Storytelling isn't limited to movies and books. It's also applicable to blogging. We often think about content structure in terms of listicles, how-to guides, or comparison blog posts. But these structures won’t help you create an emotional connection with your readers. Whatever you're selling through content —products, technology, ideas—stories make them feel more real and more important.
I wrote a book for writers called From Reads To Leads. It talks about how to write good content. I called one chapter of this book: Good content is like the script of a Hollywood movie. It talks about how to turn your content into a story. In this blog post, we'll talk about how to apply a story pattern to your content, but make sure you also get the book for more insights.
So, what structure can you follow to turn your content into a story? You guessed it!
Departure, initiation, return – This universal rule of the plot goes back to what Joseph Campbell reveals in his book The Hero with a Thousand Faces. The “monomyth,” as Campbell calls it, or the “hero’s journey,” is a universal motif of adventure and transformation that runs through all of the world’s mythic traditions. It’s the plot by which people have lived throughout their entire existence. You can think of the hero’s journey as grammar: You must know it if you choose writing as your craft.
Departure, initiation, and return are the three main acts in the hero’s journey. In each of these acts, the hero goes through several stages. For example, in Joseph Campbell’s Hero with a Thousand Faces, the departure breaks down into these stages:
Joseph Campbell’s monomyth was adapted by Christopher Vogler as the twelve stage hero’s journey in his book The Writer’s Journey: Mythic Structure for Writers, in which the departure looks like this:
When you create content, you don’t necessarily need to follow all the stages of the hero’s journey. There’s no reason to invent a twelve-stage plot for a blog article. But following the basic rules of storytelling will help you make any content interesting and engaging. Here are some of those rules.
Let’s start by renaming the departure, initiation, and return as the set-up, main body, and wrap-up to use terms we’re familiar with in content writing.
In this act, you set the stage for your story. The set-up is the world your reader lives in before your business, product, or service enters the story. Your reader is the hero of the story—not your business.
In the set-up, you need to introduce the hero and provide context for their motivations. There should be some challenge that the hero needs to overcome. Maybe it’s the need to adapt to new circumstances; maybe it’s the threat of a competitor; maybe it’s the desire to get rich or die trying. Whatever it is, it motivates the hero to leave the ordinary world and start a difficult and risky journey.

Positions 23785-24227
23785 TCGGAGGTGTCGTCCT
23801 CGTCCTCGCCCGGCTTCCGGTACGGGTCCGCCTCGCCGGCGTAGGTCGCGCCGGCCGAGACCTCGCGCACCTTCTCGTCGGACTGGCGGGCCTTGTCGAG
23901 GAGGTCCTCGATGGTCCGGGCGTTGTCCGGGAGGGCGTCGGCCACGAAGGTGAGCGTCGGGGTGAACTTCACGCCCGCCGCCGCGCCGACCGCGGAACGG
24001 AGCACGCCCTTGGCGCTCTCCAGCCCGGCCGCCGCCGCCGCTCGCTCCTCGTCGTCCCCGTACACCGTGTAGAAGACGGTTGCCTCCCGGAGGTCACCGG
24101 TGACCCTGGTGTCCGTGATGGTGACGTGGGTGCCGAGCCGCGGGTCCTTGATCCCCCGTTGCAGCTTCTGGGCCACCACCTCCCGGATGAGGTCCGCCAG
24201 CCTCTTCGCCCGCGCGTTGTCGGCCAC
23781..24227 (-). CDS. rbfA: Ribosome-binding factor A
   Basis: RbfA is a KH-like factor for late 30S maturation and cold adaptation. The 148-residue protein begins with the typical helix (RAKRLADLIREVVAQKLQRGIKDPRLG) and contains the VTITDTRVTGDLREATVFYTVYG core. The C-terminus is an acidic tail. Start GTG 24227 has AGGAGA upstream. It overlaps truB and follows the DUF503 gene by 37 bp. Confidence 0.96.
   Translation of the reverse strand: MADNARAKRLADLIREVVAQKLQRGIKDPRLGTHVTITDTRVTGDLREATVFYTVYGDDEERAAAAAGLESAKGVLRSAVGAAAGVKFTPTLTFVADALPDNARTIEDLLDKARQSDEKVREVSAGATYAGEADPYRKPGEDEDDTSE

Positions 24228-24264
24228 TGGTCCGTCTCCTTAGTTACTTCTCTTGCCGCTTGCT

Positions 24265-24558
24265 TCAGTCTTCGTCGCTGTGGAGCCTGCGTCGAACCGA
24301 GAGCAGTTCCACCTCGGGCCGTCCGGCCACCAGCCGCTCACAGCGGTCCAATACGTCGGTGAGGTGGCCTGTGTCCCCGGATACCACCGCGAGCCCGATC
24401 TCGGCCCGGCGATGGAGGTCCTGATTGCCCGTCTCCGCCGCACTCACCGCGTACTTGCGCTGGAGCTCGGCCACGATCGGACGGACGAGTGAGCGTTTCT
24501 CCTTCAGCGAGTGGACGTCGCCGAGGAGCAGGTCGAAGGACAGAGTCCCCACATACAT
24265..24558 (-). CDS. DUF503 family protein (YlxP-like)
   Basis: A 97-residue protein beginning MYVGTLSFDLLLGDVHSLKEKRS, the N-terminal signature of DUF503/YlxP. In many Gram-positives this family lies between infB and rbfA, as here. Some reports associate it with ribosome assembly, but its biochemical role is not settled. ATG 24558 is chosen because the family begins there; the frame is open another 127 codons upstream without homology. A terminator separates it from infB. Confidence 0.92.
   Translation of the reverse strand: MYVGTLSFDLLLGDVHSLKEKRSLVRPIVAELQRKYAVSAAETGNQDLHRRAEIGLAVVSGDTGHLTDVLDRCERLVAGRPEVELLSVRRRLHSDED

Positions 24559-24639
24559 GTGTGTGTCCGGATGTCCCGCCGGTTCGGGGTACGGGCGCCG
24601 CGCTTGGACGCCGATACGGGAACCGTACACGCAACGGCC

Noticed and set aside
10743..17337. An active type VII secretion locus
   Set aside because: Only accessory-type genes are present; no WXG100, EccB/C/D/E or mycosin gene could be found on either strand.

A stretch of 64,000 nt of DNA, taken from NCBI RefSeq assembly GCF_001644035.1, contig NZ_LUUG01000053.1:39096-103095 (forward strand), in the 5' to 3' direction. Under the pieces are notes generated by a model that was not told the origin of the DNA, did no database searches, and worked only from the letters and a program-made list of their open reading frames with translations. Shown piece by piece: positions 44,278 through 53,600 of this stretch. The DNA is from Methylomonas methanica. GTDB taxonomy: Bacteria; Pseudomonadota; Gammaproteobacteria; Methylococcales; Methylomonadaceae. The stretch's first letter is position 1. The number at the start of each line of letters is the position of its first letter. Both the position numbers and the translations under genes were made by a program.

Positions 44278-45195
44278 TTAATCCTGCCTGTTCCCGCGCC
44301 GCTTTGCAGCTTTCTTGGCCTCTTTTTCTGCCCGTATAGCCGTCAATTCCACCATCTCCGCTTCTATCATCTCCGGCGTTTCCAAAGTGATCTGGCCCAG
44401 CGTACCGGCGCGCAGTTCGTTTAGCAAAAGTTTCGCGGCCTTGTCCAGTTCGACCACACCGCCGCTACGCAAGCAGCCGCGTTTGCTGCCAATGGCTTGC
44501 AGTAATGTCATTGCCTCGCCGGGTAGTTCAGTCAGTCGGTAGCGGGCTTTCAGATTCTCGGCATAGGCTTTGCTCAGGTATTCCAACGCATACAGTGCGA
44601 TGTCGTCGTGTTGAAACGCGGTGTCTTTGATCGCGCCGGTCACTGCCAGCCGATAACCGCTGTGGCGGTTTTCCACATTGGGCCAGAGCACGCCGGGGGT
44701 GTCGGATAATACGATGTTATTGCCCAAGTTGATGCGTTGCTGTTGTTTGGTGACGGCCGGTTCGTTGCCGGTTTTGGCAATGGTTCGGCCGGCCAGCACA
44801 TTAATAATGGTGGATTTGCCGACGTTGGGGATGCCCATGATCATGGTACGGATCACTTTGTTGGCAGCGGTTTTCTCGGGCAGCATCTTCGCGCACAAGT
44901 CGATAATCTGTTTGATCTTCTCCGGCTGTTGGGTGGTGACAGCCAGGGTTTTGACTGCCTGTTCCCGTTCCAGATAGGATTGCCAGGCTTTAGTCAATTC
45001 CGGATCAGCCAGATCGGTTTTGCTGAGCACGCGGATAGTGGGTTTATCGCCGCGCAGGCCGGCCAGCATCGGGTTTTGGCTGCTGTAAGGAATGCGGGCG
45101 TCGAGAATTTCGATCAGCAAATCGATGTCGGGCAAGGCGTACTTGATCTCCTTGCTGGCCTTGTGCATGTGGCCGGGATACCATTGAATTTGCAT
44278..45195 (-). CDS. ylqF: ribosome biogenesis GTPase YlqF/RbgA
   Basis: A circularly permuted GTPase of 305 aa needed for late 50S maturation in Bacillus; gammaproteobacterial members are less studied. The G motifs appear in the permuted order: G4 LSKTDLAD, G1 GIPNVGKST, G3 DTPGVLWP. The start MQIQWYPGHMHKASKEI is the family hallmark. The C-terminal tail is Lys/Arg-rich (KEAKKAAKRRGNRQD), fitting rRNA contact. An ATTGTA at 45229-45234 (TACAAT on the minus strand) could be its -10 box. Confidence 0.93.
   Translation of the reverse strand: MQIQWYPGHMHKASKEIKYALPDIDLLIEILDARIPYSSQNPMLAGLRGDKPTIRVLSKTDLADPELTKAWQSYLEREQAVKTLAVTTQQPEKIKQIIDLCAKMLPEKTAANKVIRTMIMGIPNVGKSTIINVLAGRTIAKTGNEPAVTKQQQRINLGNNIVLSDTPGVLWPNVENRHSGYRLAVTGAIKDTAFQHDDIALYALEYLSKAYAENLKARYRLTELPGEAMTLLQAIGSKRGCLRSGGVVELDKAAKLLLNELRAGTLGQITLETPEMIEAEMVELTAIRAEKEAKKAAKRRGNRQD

But it’s not so easy for your hero to depart. The problem seems too hard, too expensive, or too time-consuming. So the hero starts to hesitate in their commitment to overcoming the challenge. This is where you can step in and pose a question or push your hero to realize that they can’t leave things as they are and must go on an adventure.
The second act is the body of your piece. Here, you need to put your hero through the wringer. Your hero should move from obstacle to obstacle, overcoming some and failing to overcome others. You can appear as a mentor every time your hero is in trouble and help them proceed with the journey by offering them a possible solution to their problem.
The second act should build to a climax that determines the hero’s ultimate fate. After this act, the world will never be the same.
When your hero overcomes the problem that your business helps to solve, they should be transformed. Otherwise, your hero won’t experience success and their journey will be a failure.
The hero’s journey is circular, which means it ends where it began. This is why many good articles are front-loaded, meaning they start with a conclusion and end by circling back to the main point articulated in the beginning.
The conclusion (or the wrap-up, as we call it) follows the climax. The hero has suffered the ups and downs of the narrative and now is ready to come back to where they started. But the journey has changed them. In the wrap-up, you can include scenes that describe how the hero is living their life back home using your solution.
If you want to leave room for a sequel (and most likely you do), you can end your story with a cliffhanger that suggests there’s more to explore. When readers get curious, they’ll continue their journey on your website.
Watch it instead:
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Learning how to turn things that aren’t really stories into stories isn’t easy. And most people who tell great stories don’t fully understand how they do it. If you’re not one of them, try to do this: Imagine that your reader is the hero, you’re the mentor, and the thing you’re selling is the legendary sword of King Arthur. What battle are you trying to win together?
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